“His Honour” Gerald Clifton is a retired circuit ,judge and a member of the Parole Board for England and Wales. His job, in part, is to chair parole hearings and consider prisoners like myself for release. However, writing in The Times recently, he has nailed his colours to the mast and directly contradicted the aims and remit of The Parole Board.
“There are sadly a very large number of prisoners who are dangerous, be they murderers, or violent or sexual offenders.” He wrote. “Rehabilitation or not, they must remain behind bars for a considerable time.”
However, this demonstrates a gross misunderstanding of British sentencing guidelines which is inexcusable for a retired judge. In England and Wales the most serious offenders (including all murders and a large proportion of violent or sexual offenders as well as many less serious offenders too) are given Life sentences. This does not mean that they will necessarily spend the rest of their life in prison, only that they may be detained for the rest of their life, if they continue to pose a risk. These prisoners are then given a minimum term or tariff. This is the period they must serve before the Parole Board will ever even consider releasing them. I have known tariffs to range from six months to nearly forty years, depending on the seriousness of the offence. This is the ‘punitive element’ of the sentence and no life sentenced prisoner will be considered for release by Mr Clifton and the Parole Board until that term has been fully served. There is no bringing it forward, there is no serving only half of the term. You serve the full tariff as a minimum.
Next comes the ‘rehabilitative element’ or ‘risk assessed element’ of the sentence. The prisoner will remain in custody until the Parole Board deems them a low enough risk to be trusted in the community, at which point they will order the prisoner’s release. The prisoner will be able to demonstrate that they are ready for release through positive behaviour, engagement with rehabilitation programs, and general progress in various areas from education to debt management.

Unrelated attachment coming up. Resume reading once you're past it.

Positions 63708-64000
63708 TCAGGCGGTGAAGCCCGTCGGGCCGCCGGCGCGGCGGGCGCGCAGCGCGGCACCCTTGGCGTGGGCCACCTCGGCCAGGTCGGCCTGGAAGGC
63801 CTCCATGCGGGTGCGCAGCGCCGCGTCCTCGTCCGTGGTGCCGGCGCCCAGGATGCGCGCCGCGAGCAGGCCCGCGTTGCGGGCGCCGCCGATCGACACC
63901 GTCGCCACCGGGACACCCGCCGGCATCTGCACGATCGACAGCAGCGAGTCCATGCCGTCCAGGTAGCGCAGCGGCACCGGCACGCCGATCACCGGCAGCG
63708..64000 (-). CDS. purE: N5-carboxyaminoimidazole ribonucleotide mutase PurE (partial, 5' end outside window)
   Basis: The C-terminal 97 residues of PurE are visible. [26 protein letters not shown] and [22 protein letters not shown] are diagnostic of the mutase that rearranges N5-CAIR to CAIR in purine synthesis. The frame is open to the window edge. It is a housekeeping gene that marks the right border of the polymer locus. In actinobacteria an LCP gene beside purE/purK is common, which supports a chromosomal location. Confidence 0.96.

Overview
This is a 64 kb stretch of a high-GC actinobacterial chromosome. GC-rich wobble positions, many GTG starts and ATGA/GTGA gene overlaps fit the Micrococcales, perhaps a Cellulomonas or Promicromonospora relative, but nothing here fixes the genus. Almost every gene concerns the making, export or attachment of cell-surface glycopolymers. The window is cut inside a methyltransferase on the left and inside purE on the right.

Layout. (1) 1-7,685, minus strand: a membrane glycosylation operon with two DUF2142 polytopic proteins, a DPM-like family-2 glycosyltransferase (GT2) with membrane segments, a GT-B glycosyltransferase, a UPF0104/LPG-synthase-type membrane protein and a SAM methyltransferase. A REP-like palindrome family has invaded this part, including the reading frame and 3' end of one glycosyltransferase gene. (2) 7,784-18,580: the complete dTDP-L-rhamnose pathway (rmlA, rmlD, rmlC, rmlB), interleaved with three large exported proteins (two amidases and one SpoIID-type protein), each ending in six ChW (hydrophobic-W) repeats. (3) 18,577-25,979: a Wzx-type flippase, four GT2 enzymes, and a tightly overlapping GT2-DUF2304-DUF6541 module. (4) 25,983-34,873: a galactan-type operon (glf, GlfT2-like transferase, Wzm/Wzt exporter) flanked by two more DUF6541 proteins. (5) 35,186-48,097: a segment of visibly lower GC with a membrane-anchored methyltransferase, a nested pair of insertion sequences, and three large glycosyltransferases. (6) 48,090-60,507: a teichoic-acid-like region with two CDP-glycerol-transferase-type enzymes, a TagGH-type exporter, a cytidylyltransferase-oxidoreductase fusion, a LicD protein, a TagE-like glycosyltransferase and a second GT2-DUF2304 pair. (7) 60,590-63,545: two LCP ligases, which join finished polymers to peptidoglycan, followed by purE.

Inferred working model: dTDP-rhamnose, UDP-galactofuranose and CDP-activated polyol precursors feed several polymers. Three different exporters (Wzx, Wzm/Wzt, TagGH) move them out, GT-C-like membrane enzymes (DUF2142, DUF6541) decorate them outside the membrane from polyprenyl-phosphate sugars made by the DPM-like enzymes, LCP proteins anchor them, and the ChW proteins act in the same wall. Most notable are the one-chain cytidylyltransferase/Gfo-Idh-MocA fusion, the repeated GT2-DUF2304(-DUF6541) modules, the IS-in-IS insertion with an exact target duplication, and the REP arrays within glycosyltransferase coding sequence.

At least that is the theory. It is difficult enough for prisoners to demonstrate any real progress in a system which readily notes even the smallest of negative points but is resistant to noting any positives which are not demonstrably attributable to the system’s own efforts and processes. Mr Clifton’s statements show a deeper problem. If prisoners do not even appear in front of Mr Clifton and the Parole Board before the punitive element has already been served, at which point they may well have sufficiently demonstrated themselves to be of low enough risk to be released, then why would Mr Clifton adopt the attitude that “Rehabilitation or not, they must remain behind bars for a considerable period of time”?
Mr Clifton seems to be saying that when a prisoner such as myself (with a minimum tariff of less than three years) appears at a hearing he chairs, he does not think we should be released, irrespective of whether we have been fully rehabilitated and are no longer a risk to the public, and irrespective of the fact that we have served the punitive element legally imposed at sentencing. This is in direct opposition to the stated aims of the Parole Board, for whom Mr Clifton works and shows exactly the kind of bias which indeterminate sentenced prisoners such as myself face at every parole hearing we attend.
When penitence, progress, and rehabilitation are not enough, parole depends solely on the arbitrary judgement of the panel.